Putin’s regime is wobbling under the pressures of every strong but brittle authoritarian regime. Cracks have formed that must be widened instead of giving Putin a chance to repair them. On Friday, while Putin was raving, Zelenskyy formally applied for NATO membership for Ukraine (which Putin said he would never accept, but of course he invaded Ukraine twice anyway).

Treaties and paperwork matter, but tanks and artillery matter even more now. Putin’s mobilization is best met by mobilizing the overwhelmingly superior forces of the Free World to end this war quickly. Putin’s annexation of Luhansk, Donetsk, Kherson and Zaporizhzhia — an area roughly the size of the state of New York — further exposes the false nature of his claims on Crimea, which should finally end Western hesitation in supporting its liberation as well.

And then what will Putin do? He will rationalize and explain away defeat as easily as he concocted fake pretexts for the war in the first place. He will declare victory and try to spin a return to normal at home and abroad. It’s unlikely to succeed, but what else is there? He and his billionaire cronies have no interest in becoming literally and figuratively radioactive by using nuclear weapons in Ukraine. They are among the richest people on Earth and still hope to find a way back to their chalets in the Alps and to slots for their children at schools like NYU. The only real danger of nuke use is if Putin believes he can get away with it. Therefore, as it has been for generations, deterrence is still the best practice. Ukraine should be put under the NATO nuclear umbrella immediately. Every Russian commander must understand that any nuclear launch will result in their vaporization in moments, not a long trial in The Hague.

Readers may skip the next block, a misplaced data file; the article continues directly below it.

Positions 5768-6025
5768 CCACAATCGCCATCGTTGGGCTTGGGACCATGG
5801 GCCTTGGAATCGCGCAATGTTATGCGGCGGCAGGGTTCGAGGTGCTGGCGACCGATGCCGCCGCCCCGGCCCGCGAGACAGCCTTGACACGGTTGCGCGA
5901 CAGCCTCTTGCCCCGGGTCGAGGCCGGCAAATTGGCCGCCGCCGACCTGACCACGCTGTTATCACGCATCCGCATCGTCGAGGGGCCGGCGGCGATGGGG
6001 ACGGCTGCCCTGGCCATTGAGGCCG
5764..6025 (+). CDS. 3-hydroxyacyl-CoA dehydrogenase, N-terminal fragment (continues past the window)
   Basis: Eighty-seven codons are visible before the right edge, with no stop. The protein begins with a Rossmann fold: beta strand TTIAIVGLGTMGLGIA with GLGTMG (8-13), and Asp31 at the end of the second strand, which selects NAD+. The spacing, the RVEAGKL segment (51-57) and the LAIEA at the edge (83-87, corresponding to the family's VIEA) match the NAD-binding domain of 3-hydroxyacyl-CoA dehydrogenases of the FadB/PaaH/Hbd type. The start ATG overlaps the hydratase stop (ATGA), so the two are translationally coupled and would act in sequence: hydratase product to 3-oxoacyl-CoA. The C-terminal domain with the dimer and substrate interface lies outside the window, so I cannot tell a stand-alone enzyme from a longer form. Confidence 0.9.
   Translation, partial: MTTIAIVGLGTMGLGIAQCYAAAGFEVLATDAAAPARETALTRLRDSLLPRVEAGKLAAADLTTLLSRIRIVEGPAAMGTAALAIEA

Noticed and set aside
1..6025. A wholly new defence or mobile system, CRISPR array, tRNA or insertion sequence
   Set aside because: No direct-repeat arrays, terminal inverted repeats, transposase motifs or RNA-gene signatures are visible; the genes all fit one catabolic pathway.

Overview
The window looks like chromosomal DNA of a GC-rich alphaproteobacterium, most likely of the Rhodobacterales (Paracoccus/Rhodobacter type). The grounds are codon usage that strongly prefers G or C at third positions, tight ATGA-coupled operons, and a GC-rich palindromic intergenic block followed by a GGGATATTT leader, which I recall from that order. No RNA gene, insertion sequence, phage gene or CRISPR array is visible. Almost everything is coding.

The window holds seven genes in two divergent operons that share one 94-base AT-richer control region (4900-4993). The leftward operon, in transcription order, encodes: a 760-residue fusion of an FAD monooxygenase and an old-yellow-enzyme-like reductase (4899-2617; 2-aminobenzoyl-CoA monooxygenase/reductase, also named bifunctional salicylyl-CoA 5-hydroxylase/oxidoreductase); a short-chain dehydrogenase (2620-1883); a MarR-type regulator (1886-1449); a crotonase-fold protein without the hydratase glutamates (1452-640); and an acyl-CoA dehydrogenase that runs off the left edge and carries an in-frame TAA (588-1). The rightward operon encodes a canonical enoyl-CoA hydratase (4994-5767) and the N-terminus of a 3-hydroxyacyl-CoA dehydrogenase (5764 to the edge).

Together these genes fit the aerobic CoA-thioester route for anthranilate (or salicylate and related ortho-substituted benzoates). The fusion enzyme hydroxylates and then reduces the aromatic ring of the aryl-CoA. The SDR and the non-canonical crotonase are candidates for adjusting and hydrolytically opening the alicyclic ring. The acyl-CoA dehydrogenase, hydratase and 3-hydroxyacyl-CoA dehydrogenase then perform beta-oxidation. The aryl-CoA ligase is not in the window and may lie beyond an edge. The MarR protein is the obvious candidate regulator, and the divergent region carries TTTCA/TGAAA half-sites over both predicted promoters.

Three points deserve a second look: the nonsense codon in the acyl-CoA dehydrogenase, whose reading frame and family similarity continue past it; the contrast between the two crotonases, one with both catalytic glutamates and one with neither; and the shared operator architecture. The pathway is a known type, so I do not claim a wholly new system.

While it was Putin’s decision, this is not only Putin’s war. It is the latest symptom of the imperialism virus that must be eradicated from the Russian body of state. If Russia is to ever join the modern world, ending this dictatorship is not enough. It will have to release its colonies and start over before returning to Europe, humbled. The alternative is a pathetic life as a backward and authoritarian Chinese satellite, supplying gas, oil and land.

The ripples of Putin’s failure are already spreading. The winds of freedom are blowing from Ukraine, to uprisings in Iran and Dagestan and beyond. If Putin can be defeated by Ukraine, no dictator is invincible. This is the message coming to New York City at the Oslo Freedom Forum NYC on Oct. 3. I invite you all, in person or virtually, to hear the voices of dissidents and freedom fighters from around the globe. I guarantee you will be inspired by our courageous speakers. The world’s dictatorships are mobilized and united, so must be the world’s democracies and citizens.

Kasparov is chairman of the Renew Democracy Initiative.